Christine Ostroski ‘86 is following her calling — helping individuals with special needs live out a life of faith and devotion.
Her son is part of that community and played a large role in her inspiration to begin a tailor-made curriculum and program to help people with disabilities work toward their first Holy Communion and sacrament of Confirmation.
Ostroski has served on the Holy Family Special Needs Foundation board for years after being invited by the diocese. Beyond sacramental preparation, she is also highly involved in her parish, Blessed Sacrament Catholic Church, volunteering with events and leading support groups.
Her ministry work began 10 years ago when her son needed to make his first Holy Communion.
“When my son was little, I didn’t even know if that would be a possibility,” Ostroski said. “Our pastor helped me to find the resources at the parish to make that happen and my son was invited to join the parish School of Religion communion prep class. But in order for him to do that, I had to go to class with him.”
Ostroski knew she would need to put together a specialized confirmation class and teach it in order to accommodate her son’s needs. With the blessing of the diocese, she did just that.
After her son made his first communion, Ostroski decided she needed to keep the customized training going. After speaking to her pastor and getting the go ahead, she honed the curriculum and soon had a handful of eager learners with moms willing to help out.
She continues teaching the class today, 10 years later, on an as-needed basis.
The teaching can be difficult at times, she said, noting that teaching the sacraments simply takes time. She recalled working with one particular student for a little more than a year.
“You have to have time and be patient and push along — as long as it takes to get them to the goal,” said Ostroski. “Even though it took a year with this student, that was twice as fast as I thought it would go. I truly believe it was because of the grace of the Holy Spirit that he went through it and learned so quickly. Not only did he make his First Communion, but he was also confirmed the same day.”
She added that working with the students is a blessing and the results have been astounding.
“At the end of these, in those moments, I feel so blessed to have even known these kids, let alone work with them. Every single kid I’ve worked with amazes me. They are so smart and learn so well, it’s just a matter of unlocking that potential in them.”
Ostroski said that at the core of it all, the reason she does what she does is because she is the parent of a special needs child. Her passion is to help other students like her son obtain the sacrament “because that’s where they meet Christ.”
She added, “They have every right to the sacrament as anyone else — their disabilities don’t disqualify them from the sacrament.”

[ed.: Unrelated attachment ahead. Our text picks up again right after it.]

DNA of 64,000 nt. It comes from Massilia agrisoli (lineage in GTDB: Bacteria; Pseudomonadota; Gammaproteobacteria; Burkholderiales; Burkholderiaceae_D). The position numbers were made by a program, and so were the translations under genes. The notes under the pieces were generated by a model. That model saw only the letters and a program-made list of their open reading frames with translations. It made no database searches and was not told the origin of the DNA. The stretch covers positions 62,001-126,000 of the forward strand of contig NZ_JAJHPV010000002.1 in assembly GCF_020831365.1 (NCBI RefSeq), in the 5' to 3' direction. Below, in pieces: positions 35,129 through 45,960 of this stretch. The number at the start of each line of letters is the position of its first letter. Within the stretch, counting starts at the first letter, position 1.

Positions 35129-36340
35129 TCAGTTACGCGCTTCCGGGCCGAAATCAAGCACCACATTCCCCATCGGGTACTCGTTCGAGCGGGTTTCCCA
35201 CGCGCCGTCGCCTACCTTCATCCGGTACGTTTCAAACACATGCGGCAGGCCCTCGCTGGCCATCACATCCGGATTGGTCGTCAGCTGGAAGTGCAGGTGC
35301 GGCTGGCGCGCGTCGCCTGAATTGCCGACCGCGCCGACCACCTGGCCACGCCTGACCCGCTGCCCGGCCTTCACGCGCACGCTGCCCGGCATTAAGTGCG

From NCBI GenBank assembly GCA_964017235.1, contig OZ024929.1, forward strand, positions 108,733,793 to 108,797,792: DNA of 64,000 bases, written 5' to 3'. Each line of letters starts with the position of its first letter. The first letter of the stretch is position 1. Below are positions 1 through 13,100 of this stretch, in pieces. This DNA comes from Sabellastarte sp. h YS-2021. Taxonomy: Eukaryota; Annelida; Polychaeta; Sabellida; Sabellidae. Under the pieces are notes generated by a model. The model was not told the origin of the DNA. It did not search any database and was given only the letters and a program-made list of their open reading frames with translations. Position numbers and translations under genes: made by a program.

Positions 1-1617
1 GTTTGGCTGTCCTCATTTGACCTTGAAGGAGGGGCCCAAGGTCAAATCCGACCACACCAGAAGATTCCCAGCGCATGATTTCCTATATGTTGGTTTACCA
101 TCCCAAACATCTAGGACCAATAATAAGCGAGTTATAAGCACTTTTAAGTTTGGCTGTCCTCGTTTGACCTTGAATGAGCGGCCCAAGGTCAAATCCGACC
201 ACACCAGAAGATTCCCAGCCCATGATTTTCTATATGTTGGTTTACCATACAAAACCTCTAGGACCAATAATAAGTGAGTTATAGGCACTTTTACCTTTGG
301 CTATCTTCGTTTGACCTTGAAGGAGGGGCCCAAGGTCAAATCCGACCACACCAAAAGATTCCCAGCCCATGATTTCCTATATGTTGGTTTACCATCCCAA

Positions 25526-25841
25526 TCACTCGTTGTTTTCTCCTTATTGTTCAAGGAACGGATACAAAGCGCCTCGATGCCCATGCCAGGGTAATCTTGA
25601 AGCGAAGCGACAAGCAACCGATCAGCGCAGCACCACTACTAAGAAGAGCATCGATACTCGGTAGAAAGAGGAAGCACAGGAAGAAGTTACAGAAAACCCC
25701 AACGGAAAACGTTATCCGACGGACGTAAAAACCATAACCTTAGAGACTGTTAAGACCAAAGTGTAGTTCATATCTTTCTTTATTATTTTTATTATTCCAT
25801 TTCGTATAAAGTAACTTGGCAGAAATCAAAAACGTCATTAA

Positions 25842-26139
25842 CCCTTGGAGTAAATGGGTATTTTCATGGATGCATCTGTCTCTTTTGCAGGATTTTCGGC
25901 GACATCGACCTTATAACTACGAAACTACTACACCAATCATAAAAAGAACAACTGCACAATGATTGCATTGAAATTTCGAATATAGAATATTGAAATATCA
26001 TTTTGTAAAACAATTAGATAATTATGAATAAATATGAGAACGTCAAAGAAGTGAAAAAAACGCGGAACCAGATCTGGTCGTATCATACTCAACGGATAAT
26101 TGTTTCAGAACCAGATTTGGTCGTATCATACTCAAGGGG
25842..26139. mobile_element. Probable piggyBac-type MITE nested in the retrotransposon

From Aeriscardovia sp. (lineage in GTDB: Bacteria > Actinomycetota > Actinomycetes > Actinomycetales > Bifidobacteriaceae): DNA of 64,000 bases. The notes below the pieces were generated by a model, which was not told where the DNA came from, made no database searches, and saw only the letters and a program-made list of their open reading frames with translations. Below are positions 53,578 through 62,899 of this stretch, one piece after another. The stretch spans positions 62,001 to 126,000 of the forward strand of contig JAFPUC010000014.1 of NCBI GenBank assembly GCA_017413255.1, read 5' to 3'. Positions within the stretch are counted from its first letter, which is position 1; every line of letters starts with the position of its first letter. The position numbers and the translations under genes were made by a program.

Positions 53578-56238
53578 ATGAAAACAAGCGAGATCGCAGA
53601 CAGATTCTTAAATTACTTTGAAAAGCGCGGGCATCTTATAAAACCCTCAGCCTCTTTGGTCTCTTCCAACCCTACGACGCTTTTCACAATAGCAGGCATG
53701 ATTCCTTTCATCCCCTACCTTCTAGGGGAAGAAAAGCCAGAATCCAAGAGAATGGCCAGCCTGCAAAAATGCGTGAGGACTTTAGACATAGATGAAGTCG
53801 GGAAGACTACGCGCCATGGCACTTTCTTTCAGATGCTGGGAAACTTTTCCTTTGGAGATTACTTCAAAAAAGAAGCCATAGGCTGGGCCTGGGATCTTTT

Ostroski’s son often comes to the classes with her and enjoys being helpful. And the students benefit from his presence much of the time and enjoy being around him.
The students in her class also get to meet Most Rev. Bishop Carl Kemme. Ostroski said Bishop Kemme will attend at least one class per session to meet and interact with the students.
“I don’t think people in the diocese understand how blessed we are that our bishop and local church really value special needs persons,” she said. “There are archdioceses way bigger than this one that don’t have nearly the offerings we have.”
“Many times, my students have to be shown something rather than be told,” she continued. “When I came up with this curriculum, I realized they would have to see and experience what a bishop is and who he is. It started with Bishop Gerber. He was retired at the time, but he would come to a class to meet the kids. And now, for the last few years, Bishop Kemme has come to a class. He lets them hold his crosier, mitre and ecclesiastical ring and they get their picture taken with him. This helps them really understand what a bishop is.”
The Newman experience and influence
Newman University was known as Kansas Newman College at the time Ostroski attended. She entered the college directly out of high school and chose Newman for many reasons — the top two being its location and its small size and atmosphere.
The experience brought out skills she didn’t realize were there. Public speaking and community involvement were two experiences that have stuck with her throughout her professional life. She loved Newman so much that she jumped at the opportunity to become part of its staff shortly after she graduated.
Starting as an admissions counselor, Ostroski worked her way up to the admissions director role.
“I really enjoyed being a student but I probably enjoyed being an employee even more,” she explained. “It was a great time. My office really worked hard to try and help the school grow and we had been through some tough times.”
Ostroski said even though she worked many weekends and traveled for a great deal of her time, at the end of the day she loved her work. She said it all tied into the motto of the university’s founder and sponsors, the Adorers of the Blood of Christ, which is “The charity of Christ urges us on.”
“When it came time to leave, I didn’t want to. But I had this internal sense that something big was going to change in my life and that ended up being my next job, which was as director of Youth and Young Ministry for the Diocese of Wichita.”
Her calling to switch careers led her to meeting her husband and starting a family. She said God was definitely leading her and she didn’t mind following that lead because she had faith that there was a reason for the change.
“Newman played a huge part in my career path. Being a student and then an employee, it taught me that the only way I can feel fulfilled as a person is to work, either as a volunteer or professional, toward what the church teaches us or what Christ is calling us to do in the world.”